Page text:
Our respiratory service specialises in treating patients with a wide variety of respiratory problems.
Consultants in respiratory medicine are available on a daily basis to see patients with a variety of respiratory problems.
They see these patients either in our Lodge Road facility in St John's Wood or at our satellite Outpatient Centres located in Golders Green and Elstree .
Conditions & treatments covered
Patients typically have the following conditions: Asthma, Chronic obstructive pulmonary disease (COPD), Bronchiectasis, Sleep-related problems such as sleep apnoea, Tuberculosis, Pneumonia, Lung cancer, Interstitial lung disease, Occupational lung diseases, Pleural disease and Pulmonary vascular disorders.
Patients may also be suffering from respiratory conditions which result from an underlying medical condition. The respiratory specialists liaise closely with colleagues from other medical, surgical and diagnostic disciplines, such as cardiology, thoracic surgery, rheumatology, radiology, infectious diseases, neurology, oncology, ENT surgery, and intensive care.
Some common symptoms related to the respiratory tract include breathlessness, cough (either dry or productive), wheeze, chest discomfort or pain, snoring and daytime sleepiness. There may also be an allergic or seasonal variation in symptoms.
It is estimated that in 2011 over one billion people travelled by air and over the next 20 years that figure is expected to double. With this increase in air travel and an increasingly ageing population, there will be a significant increase in the number of older passengers and those with illness who wish to travel. The physiology of flying, and its impact on a patient's underlying illness, is important in assessing whether a patient is fit to fly.
Most cardiac conditions can tolerate air travel well, although individual assessment is recommended, but certain respiratory conditions require more detailed investigation. The majority of patients with lung disease who will experience in-flight hypoxia can fly safely with supplemental oxygen, but it's important that this is assessed first.
The following groups should be assessed: severe COPD or asthma; severe restrictive disease (including chest wall and respiratory muscle disease), especially with hypoxaemia and/or hypercapnia, patients with cystic fibrosis, history of air travel intolerance with respiratory symptoms (dyspnoea, chest pain, confusion or syncope), co-morbidity with other conditions worsened by hypoxaemia (cerebrovascular disease, coronary artery disease, heart failure, pulmonary tuberculosis; if they are within six weeks of hospital discharge for acute respiratory illness, a recent pneumothorax, at risk of or previous venous thromboembolism and a pre-existing requirement for oxygen or ventilator support. For the majority of these patients it is recommended that they should undergo a hypoxic inhalation test (HIT).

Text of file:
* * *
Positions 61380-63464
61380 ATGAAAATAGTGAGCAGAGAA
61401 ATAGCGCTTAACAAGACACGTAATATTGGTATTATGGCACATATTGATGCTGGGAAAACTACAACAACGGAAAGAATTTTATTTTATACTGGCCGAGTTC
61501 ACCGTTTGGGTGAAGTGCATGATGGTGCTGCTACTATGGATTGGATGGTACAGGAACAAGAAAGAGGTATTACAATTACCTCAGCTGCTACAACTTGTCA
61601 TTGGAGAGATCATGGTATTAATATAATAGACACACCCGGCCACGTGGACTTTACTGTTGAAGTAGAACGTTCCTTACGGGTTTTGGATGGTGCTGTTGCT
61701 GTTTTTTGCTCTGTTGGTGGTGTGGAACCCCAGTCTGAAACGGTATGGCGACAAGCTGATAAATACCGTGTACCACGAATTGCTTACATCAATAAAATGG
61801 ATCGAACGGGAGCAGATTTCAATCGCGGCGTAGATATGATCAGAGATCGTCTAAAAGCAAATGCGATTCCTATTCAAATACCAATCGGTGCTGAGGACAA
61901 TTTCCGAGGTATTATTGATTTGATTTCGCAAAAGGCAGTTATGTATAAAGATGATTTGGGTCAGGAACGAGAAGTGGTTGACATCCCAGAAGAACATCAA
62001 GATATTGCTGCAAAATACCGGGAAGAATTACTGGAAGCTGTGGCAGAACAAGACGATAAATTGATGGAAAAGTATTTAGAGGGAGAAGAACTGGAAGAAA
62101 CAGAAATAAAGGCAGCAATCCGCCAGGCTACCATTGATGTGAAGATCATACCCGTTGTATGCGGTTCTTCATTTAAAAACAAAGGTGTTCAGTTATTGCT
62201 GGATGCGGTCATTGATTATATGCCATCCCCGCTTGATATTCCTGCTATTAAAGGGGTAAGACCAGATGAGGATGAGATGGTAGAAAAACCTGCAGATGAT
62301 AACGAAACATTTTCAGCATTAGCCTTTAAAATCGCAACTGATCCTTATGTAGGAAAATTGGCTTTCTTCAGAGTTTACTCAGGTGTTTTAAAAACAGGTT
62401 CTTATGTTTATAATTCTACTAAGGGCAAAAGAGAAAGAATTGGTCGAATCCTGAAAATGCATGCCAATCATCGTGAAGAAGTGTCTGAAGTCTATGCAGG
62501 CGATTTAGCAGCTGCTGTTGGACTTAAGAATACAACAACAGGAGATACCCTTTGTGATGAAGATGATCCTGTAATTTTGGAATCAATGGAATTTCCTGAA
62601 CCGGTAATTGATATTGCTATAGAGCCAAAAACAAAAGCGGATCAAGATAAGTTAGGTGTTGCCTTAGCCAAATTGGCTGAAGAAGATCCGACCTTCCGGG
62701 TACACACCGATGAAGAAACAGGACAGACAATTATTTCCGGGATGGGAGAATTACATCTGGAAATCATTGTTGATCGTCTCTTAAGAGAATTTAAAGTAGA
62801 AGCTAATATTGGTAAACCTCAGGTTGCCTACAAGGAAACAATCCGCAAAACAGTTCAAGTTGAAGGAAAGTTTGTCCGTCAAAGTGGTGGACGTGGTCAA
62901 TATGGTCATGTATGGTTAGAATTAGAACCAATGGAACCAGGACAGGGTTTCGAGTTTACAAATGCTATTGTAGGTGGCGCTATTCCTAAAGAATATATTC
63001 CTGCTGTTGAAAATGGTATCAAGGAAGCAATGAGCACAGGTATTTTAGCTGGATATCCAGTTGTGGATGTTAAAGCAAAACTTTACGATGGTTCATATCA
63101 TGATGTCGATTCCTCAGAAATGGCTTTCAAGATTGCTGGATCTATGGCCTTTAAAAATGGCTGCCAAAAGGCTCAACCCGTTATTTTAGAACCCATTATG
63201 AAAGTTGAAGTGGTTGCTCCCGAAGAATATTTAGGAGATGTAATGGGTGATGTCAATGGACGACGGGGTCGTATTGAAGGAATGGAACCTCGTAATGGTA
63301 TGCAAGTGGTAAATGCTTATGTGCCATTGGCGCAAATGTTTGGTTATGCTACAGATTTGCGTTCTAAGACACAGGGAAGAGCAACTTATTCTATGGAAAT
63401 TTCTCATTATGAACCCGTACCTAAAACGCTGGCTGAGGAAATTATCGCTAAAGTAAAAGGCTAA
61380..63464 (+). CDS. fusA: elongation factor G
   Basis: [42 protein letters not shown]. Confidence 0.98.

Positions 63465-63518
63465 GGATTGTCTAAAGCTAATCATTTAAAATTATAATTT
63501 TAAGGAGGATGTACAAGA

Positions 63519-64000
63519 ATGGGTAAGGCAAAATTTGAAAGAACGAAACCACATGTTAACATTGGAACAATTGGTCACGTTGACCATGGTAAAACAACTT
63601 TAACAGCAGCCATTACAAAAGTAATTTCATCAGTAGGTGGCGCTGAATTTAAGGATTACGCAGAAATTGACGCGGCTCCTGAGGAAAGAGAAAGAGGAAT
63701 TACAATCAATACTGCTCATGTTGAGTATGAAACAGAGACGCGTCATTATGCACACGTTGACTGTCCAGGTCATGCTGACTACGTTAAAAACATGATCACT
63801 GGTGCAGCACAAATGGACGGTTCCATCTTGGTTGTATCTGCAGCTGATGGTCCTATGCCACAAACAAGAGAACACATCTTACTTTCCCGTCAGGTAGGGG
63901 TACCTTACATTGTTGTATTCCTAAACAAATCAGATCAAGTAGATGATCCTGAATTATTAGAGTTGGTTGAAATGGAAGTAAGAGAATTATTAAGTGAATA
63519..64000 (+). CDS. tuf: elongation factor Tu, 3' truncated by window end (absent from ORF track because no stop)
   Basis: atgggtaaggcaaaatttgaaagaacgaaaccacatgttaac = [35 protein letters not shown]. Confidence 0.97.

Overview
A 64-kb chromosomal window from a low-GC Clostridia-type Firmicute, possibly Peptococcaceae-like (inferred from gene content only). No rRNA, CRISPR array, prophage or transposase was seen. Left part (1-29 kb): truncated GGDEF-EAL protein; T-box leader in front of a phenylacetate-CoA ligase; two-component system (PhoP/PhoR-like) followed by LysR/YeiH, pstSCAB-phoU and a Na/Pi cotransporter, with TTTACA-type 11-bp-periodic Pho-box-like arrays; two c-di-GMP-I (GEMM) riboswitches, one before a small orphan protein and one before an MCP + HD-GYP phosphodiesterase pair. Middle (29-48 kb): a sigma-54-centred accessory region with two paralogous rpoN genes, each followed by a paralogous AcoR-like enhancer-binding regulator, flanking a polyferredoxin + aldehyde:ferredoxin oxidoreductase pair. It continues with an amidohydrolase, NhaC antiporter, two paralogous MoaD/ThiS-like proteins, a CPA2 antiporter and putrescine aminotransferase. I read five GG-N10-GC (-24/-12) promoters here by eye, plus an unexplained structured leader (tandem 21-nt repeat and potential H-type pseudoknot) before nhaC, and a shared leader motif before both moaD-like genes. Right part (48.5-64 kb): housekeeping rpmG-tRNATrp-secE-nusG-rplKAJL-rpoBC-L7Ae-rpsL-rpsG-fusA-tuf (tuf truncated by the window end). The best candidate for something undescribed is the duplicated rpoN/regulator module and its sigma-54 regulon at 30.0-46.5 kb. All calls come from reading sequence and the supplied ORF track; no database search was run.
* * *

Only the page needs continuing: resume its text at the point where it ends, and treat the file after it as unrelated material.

A HIT is a relatively straight forward test, firstly requiring an earlobe blood gas sample from the patient to assess the baseline oxygen levels. The patient then breathes in a mixture of oxygen and nitrogen, which simulates the cabin environment. Oxygen saturation is monitored and a further earlobe sample is taken to assess the amount of de-saturation. If the oxygen saturation drops to a certain level, then supplemental oxygen is administered until the de-saturation is rectified.
If in-flight oxygen is required most airlines will provide this, although some charge a fee for the privilege. The method of oxygen delivery depends upon the specific aircraft, but the supply is usually from cylinders. In some aircraft, oxygen can be tapped from the `ring main' of oxygen. International regulations allow passengers to use their ow oxygen on board aircraft and to carry small, full oxygen cylinders (for medical purposes) with them as baggage, provided they have the approval of the airline concerned - patients must check with the airline first.
What does a Cardio Pulmonary Exercise Test measure?
Cardiopulmonary exercise testing is a non invasive measure of the response of the heart and lungs to exercise. The test will provide lots of information that may be used to assess amongst other things, limitations to exercise, suitability for surgery and as a measure of general fitness. The test will be performed on a cycle ergometer (the stationary bike that you would use in a gym) and as you cycle we will measure how much air you breathe, how much oxygen you need and how fast and efficiently your heart beats.